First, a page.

ANYONE CURIOUS about the confusion over what it means to be a "Democrat" in today's politics ought to read the inaugural addresses of the Democratic governors who were sworn into office this month.
Of course, inaugural speeches are meant to be uplifting, not programmatic; personal and parochial, not overtly partisan. Too much should not be expected of them.
But an inaugural address provides perhaps the only opportunity a chief executive has to try to integrate a philosophy of governing with the conditions facing his administration. Read with that in mind, these Democrats' speeches show a remarkable divergence of opinion. Most striking is the degree to which regional disparities color the attitudes of the Democratic governors. The Democrats nationally hope to demonstrate that they have a full list of alternatives to the Reagan administration's program. But the inaugural addresses of the Democratic state by state show that in the absence of a consistent view of the world, alternatives don't add up to much.
The differences that emerge from the governors' inaugural speeches are those between winners and losers -- between people looking to the past for inspiration and those who believe in the future. What the Democratic governors offered was in fact two sharply different views of America. These two perspectives were most clearly spelled out in the speeches of Ohio's Richard F. Celeste and Arizona's Bruce Babbitt.
Celeste's task was to summon the rich heritage of a once-mighty industrial power now reeling from the shrinkage of America's basic industries to spur his people to overcome hard times.
"Ohioans provided the nuts and bolts to a nation beginning an industrial revolution," Celeste said. "Ohioans provided the muscle and machinery that propelled our nation to greatness. America did not build Ohio. Ohio built America." All past tense.
In Arizona, where the unemployment rate is above 10 percent, Babbitt brushed aside current conditions to offer a vision of an exciting future. "In a real sense, every Arizonan is present at the creation, a participant in the making of history," he said. "Together we are forming every day new institutions, new industries and new cultural patterns. Together we are pioneering the future, unencumbered by a long history of lost opportunities and unwise commitments."
Far from pulling together, Democratic governors in each region seemed willing to exploit conditions elsewhere. New York's Mario Cuomo described "the massive inequity of the new redistribution of national wealth . . . that moves our nation's resources from the vulnerable Northeast and Midwest to the affluent or at least less-troubled parts of the nation."
Texas' Mark White, predicting the Lone Star state would one day become "the industrial and financial leader of the United States," warned: "Other states have stood where we now stand -- on the very edge of greatness. And yet today, in many of those states, the residue of progress is more tangible than the blessings of progress: decaying, congested, crime- ridden cities . . . men and women permanently out of work . . . mounting budget deficits . . . foul air and filthy water . . . and a ravaged, ugly landscape almost everywhere you turn."
A sense of fatalism echoed from the speeches of the Democratic governors who have taken power across the industrial heartland. Wisconsin's Anthony S. Earl described this as a period "when even the absolutely necessary becomes expendable."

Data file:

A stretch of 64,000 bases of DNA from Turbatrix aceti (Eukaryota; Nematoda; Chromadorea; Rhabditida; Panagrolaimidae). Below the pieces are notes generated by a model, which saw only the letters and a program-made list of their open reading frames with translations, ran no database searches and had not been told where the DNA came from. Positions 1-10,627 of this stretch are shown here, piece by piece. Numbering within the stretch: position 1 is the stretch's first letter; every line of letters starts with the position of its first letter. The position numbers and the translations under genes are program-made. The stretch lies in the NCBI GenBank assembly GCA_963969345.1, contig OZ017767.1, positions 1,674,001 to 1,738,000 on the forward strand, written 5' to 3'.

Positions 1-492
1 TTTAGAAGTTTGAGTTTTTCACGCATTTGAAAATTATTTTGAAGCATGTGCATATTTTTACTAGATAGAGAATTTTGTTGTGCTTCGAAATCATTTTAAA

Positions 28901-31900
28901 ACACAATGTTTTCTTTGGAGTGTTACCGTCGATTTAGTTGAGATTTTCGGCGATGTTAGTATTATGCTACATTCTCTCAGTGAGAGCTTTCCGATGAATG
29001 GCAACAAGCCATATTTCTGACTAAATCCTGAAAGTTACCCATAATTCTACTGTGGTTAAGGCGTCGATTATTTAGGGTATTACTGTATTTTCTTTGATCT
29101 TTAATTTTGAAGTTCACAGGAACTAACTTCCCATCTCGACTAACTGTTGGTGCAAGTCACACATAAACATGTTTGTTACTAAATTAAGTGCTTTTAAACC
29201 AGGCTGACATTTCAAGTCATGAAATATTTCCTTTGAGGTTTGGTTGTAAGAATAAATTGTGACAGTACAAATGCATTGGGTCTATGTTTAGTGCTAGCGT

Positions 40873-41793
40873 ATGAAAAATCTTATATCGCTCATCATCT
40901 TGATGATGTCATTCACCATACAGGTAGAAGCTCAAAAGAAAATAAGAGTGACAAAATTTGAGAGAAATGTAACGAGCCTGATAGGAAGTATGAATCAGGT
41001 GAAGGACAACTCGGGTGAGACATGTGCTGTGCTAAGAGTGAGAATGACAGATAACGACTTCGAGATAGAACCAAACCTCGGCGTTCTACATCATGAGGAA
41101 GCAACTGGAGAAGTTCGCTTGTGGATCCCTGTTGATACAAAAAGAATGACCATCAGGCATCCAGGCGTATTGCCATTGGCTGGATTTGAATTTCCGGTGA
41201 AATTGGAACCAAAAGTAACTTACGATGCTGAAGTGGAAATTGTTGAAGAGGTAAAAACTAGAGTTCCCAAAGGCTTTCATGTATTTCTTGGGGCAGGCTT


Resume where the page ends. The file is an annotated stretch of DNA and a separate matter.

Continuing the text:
The Democratic governors did agree on certain things. They stood up for government! "The agenda for the next four years is formidable, but it is achievable if we do not shrink from our dreams and commitments to conform to an antigovernment ideology which assumes that the best we can expect from the public sector is inertia and incompetence," Wisconsin's Earl said.
Similarly, their agendas amounted to a predictable reaching out to the traditional elements of the Democratic coalition. New York's Cuomo provided fellow Democrats with the most eloquent description of a Democratic philosophy. "I believe government's basic purpose is to allow those blessed with talent to go as far as they can -- on their merits," he said. "But I believe that government also has an obligation to assist those who, for whatever inscrutable reason, have been left out by fate: the homeless, the infirm, the destitute, to help provide those necessary things which, through no fault of their own, they cannot provide for themselves.
" 'Survival of the fittest' may be a good working description of the process of evolution, but a government of humans should elevate itself to a higher order, one which tries to fill the cruel gaps left by chance or by a wisdom we don't understand."
But as Cuomo also said, a philosophy of government ultimately is the pattern of lines drawn by hundreds of decisions, and in outlining their attack on the problems they face, the Democratic governors offered little that was new.
There were no innovative ideas for eliminating unemployment, no bold programs to reindustrialize America, no coherent plans for sharing pain and spreading riches, no acknowledgement of the contradictions of the high-tech economy. There was only predictable rhetoric of the need to be bold, innovative and exciting. Cooperation between business, labor, government, academia and other elements of society was an all-too-familiar solution to most problems.
The Republicans succeeded in 1980 because Ronald Reagan effectively articulated a governing philosophy that appealed to many ordinary Americans. His failure has been his and the Republican party's inability to find the tools to make that philosophy come to life.
But if the governors -- the politicians on the front lines in the fight to reconcile scarce resources and enormous human needs -- are a guide, the Democratic party is still searching for both philosophy and tools.